Flavor: Lightly toasted, woodsy aroma. Subtle honey-essence, fresh scone character. Clean, refreshing finish.
Garden: This batch of tea was procured by our sourcing director Andy who visited a farmer he had met the year before in the northern Alishan tea producing region of Taihe. He brought a sample to his tea mentor Lisa Lin. Lisa immediately decided to purchase the standard 18kg bulk bag, and after roasting it with positive results, she bought the remaining amount from this harvest! We have the benefit of now sharing this batch that has been lightly roasted over several months by a master roaster.
Harvest: Hand picked in small batches. Spring 2016. Taihe, Chiayi, Taiwan.
The most commonly noted flavor of Concubine Oolong is a honey-like quality. This batch of tea has this quality - in the sense that, like some wild honey, it has an amazing floral/herbal bouquet over a sweet/savory flavor on the palate. This is balanced by substantial astringency to give it a clean, bright finish. This batch is a relatively light roast, undergoing two roasting with a few months between the two roasting to allow the tea to "settle" into its composition. Concubine is a fitting name in that the tea has a fickle, unpredictable character when it comes to roasting.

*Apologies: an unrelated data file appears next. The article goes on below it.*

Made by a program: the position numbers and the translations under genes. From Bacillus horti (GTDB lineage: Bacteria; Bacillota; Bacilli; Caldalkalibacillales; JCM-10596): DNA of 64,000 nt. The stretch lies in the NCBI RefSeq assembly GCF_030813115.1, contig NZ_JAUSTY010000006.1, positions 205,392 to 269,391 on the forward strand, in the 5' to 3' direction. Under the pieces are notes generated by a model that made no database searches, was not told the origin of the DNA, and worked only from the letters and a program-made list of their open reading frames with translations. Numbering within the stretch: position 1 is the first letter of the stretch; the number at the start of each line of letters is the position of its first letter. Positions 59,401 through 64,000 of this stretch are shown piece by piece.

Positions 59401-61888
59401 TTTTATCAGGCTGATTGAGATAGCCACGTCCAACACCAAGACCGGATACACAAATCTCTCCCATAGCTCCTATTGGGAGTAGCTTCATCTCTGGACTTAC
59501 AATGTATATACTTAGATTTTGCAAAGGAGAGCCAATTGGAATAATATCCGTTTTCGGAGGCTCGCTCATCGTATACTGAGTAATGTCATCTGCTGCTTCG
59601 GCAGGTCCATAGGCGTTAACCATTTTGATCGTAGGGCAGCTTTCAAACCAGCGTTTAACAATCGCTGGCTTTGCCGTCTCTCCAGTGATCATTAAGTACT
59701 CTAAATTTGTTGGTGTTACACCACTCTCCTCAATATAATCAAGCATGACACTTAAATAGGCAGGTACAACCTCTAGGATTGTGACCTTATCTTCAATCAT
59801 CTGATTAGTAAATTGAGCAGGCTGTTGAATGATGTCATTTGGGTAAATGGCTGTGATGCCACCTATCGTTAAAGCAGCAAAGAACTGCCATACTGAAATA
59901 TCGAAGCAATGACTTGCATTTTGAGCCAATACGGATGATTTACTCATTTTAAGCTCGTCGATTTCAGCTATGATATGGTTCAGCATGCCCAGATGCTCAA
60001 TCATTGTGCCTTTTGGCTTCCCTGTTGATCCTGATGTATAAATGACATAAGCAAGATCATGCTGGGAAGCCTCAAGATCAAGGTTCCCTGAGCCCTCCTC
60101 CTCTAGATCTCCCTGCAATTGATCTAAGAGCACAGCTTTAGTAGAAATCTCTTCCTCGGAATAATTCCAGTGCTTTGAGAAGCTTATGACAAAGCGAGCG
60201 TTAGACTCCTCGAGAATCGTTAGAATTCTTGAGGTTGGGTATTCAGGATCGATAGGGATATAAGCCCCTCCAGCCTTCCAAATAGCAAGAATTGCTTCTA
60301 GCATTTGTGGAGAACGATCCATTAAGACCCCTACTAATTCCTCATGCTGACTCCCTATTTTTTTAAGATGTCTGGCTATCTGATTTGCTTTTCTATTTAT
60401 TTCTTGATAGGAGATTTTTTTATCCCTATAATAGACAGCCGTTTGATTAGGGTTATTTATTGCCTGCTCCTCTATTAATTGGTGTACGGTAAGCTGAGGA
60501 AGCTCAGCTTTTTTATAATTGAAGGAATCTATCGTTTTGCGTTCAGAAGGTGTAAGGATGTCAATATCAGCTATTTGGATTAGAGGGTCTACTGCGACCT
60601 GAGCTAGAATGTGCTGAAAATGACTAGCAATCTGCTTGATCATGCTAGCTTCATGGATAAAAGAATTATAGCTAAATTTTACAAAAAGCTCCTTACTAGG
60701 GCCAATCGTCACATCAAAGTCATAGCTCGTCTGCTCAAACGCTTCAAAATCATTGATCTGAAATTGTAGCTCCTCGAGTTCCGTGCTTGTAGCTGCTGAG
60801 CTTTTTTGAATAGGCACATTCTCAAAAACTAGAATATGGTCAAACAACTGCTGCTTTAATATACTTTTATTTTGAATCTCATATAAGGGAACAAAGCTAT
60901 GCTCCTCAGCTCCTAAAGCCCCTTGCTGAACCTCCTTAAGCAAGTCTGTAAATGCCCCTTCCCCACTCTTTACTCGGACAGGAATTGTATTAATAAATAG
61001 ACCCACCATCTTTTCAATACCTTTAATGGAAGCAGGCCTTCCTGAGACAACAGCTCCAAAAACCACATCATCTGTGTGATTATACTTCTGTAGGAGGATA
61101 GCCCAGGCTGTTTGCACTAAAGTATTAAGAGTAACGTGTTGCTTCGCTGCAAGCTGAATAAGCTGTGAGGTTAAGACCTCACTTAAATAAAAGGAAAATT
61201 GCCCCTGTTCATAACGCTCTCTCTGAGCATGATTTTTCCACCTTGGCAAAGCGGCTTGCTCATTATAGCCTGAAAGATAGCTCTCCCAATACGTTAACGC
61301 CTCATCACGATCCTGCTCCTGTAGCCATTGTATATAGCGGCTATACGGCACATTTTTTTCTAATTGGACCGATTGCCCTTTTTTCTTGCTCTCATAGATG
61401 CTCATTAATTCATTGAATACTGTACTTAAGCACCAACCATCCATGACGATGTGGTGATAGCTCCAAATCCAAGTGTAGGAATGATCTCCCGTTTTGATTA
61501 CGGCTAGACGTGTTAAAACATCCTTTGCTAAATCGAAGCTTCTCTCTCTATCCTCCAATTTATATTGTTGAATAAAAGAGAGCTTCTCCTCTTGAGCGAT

This type of tea is also known for its brewing power. Less leaves can be used than the standard amount to brew a high mountain tea. It will brew a strong cup that should be monitored to not over brew, and it also will yield considerably more brews than a normal oolong.
An elusive type of tea that varies with each batch made, from season to season – depending on the presence of a small insect. Concubine Oolong is the result of the leaves being bitten by a tiny green fly, called a leaf hopper, during growing season. This instigates an immune system response in the plant, resulting in a unique flavour. Normally, this bug is deterred by the regulated use of a water soluble pesticide sprayed on the plants early in the growing season. More and more, farmers are allowing their plants to go unsprayed at least one season in the year. Typically this is done after spring harvest.
In Northern Taiwan, a more common name for "bug bitten" tea is Oriental Beauty (Dong Fang Mei Ren). Oriental Beauty is made from a different Oolong varietal than the Green Heart Oolong that is cultivated for high mountain tea in Central Taiwan. Concubine also differs from Oriental Beauty in that the Concubine leaves are tightly rolled in the manner of a Taiwan Oolong, rather than the traditional mainland China method of curled, open leaves. Tight rolling is a Taiwanese innovation that protects and preserves the tea.
Our tea advisor, Lisa Lin bought most of this day’s harvest after our sourcing director Andy shared a sample of this special find with her. Lisa found the flavor and consistency of the tea to be very special – seemingly for it’s significant level of oxidation – but did not initially perceive it to possess the full character of a Concubine Oolong. It turns out, after a light double roasting, that this tea has indeed been crafted into a fine batch of Concubine Oolong Tea. They produced less than 300 pounds of tea on this day of their spring harvest, compared to 1000 pounds a day from larger productions in the area.